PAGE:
The second part of the book lays out the alternative that forms the book’s title, “building eco-socialism.” The book lays out a range of ideas for radical reforms of work, urban life, construction, transportation, manufacturing, and agriculture (discussed at greatest length). It argues emphatically for anti-imperialist internationalism, and that the imperialist countries owe the rest of the world a massive climate and ecological debt that must be paid. It insists that countries of the Global South must have the right to determine their own futures, and that settler colonialism must be dismantled.

A People’s Green New Deal gives us a good ecosocialist critique of important currents of climate politics. Its argument for reducing energy use in imperialist countries as well as transitioning from fossil fuels is valuable. Its anti-imperialist orientation pushes people in the United States  and other advanced capitalist countries to avoid the common mistake of ignoring or not thinking seriously about most of humanity when thinking about climate politics.

The book’s insistence that capitalism with green social reforms would still be capitalism, even under “democratic socialist” governments, is important. Its broad vision of alternatives is generally persuasive. All this makes it worth reading.

Yet readers also need to understand that Ajl’s politics are a kind of ecosocialism from above in the Maoist tradition of Samir Amin. It’s right to reject green social democracy, but unfortunately the way the book argues its case can be an obstacle in persuading people who need persuading.

European social democratic governments have shown that social democracy is no threat to the most violent imperialist domination of the Global South, but saying there’s “latent fascism even in halcyon social democratic models” smacks of how in the late 1920s and early 1930s Third Period Stalinists dubbed social democracy “social fascism.”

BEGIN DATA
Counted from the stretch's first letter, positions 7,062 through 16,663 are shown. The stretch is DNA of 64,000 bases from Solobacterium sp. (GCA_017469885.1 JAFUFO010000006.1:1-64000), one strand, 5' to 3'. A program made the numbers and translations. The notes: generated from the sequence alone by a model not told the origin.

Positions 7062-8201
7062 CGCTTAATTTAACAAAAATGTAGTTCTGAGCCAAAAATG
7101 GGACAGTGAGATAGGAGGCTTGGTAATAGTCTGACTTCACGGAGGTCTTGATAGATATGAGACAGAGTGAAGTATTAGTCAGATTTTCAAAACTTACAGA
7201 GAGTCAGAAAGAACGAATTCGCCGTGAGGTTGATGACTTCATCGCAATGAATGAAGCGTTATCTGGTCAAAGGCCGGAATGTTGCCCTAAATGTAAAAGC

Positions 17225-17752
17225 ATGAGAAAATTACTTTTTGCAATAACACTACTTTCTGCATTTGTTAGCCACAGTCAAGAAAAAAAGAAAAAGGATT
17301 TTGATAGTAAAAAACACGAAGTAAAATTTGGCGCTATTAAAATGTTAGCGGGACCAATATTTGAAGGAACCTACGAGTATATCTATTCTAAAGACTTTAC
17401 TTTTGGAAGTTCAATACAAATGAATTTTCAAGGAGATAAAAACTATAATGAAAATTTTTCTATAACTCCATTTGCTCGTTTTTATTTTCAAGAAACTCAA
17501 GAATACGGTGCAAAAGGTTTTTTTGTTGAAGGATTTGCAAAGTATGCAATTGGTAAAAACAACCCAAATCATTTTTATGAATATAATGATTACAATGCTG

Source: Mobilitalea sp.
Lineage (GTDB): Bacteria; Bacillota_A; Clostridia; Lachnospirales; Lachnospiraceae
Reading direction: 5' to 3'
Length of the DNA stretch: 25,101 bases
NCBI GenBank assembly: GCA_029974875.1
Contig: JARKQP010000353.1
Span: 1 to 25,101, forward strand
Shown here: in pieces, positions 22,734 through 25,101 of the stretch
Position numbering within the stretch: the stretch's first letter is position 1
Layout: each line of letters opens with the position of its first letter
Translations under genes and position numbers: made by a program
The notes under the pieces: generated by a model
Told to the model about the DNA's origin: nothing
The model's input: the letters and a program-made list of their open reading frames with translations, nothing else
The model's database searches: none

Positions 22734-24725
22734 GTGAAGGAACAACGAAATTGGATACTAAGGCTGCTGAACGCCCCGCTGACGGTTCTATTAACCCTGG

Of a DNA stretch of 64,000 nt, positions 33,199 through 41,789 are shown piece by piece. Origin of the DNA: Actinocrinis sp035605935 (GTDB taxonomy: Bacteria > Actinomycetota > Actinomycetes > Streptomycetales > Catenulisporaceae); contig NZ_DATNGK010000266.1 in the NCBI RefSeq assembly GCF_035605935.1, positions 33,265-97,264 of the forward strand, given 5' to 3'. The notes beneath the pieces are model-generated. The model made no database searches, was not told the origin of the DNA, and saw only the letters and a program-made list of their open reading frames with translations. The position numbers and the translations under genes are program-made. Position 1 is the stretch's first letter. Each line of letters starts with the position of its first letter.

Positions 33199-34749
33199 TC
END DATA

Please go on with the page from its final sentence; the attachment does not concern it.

The way the book is argued is also disconnected from the actual existing climate movement in the United States. Instead of thinking in terms of what demands are best-suited for building a mass movement for climate justice in which ecosocialists are a constructive radical wing—an important question socialists should ask when assessing proposals for climate justice reforms—Ajl asks the movement to embrace his ecosocialist politics.

His approach to other proposals for a GND is similar to dismissing the demand to end legal restrictions on access to abortion in the United States because that demand isn’t a radical program for reproductive freedom for persons of all genders (it isn’t), or like rejecting the call for the immediate withdrawal of U.S. troops from Vietnam because it wasn’t a call for victory to the National Liberation Front.

This is a sectarian method. In contrast, the politics of socialism from below focuses on how to fight for reforms, not which specific reforms we demand, as what most distinguishes ecosocialism from green social democracy in the here and now.

Ajl doesn’t lay out much of a strategic approach for fighting for what he advocates or a clear conception of socialism. Yet a campist socialism from above—one that treats the conflict between the “imperialist camp” (the United States, Canada, Western Europe, Israel etc.) and the “anti-imperialist camp” (China, Russia, Cuba, Venezuela, Iran, Syria etc.) as the most important political division in the world—is evident in passing comments about “anti-systemic states of Latin America” and elsewhere.1 

Consistent with these politics are a flawed theory of imperialism and an exaggerated emphasis on the role of “Communist” states and movements in achieving broad welfare states. (Ajl uses the term social democracy for what I call broad welfare states. I believe social democracy is better reserved for a specific kind of reformist politics.)2

A striking aspect of A People’s Green New Deal is how it says almost nothing about the rising capitalist power of our time—China—which the book describes as a “semi-peripheral” country rather than one locked in inter-imperialist rivalry with a declining United States. Without question, the main enemy is at home, but not acknowledging the role of China and its greenhouse gas emissions—which aren’t limited to those generated by manufacturing goods in China for export to the West—in the global climate politics of our time is a political mistake.

Unfortunately, this book will encourage some supporters of anti-capitalist ecological politics to think they have to choose between left ecomodernism of the kind often published by Jacobin and anti-ecomodernist and campist ecosocialism, which Monthly Review promotes. But there’s also an ecosocialism from below that isn’t ecomodernist and whose anti-imperialism isn’t campist.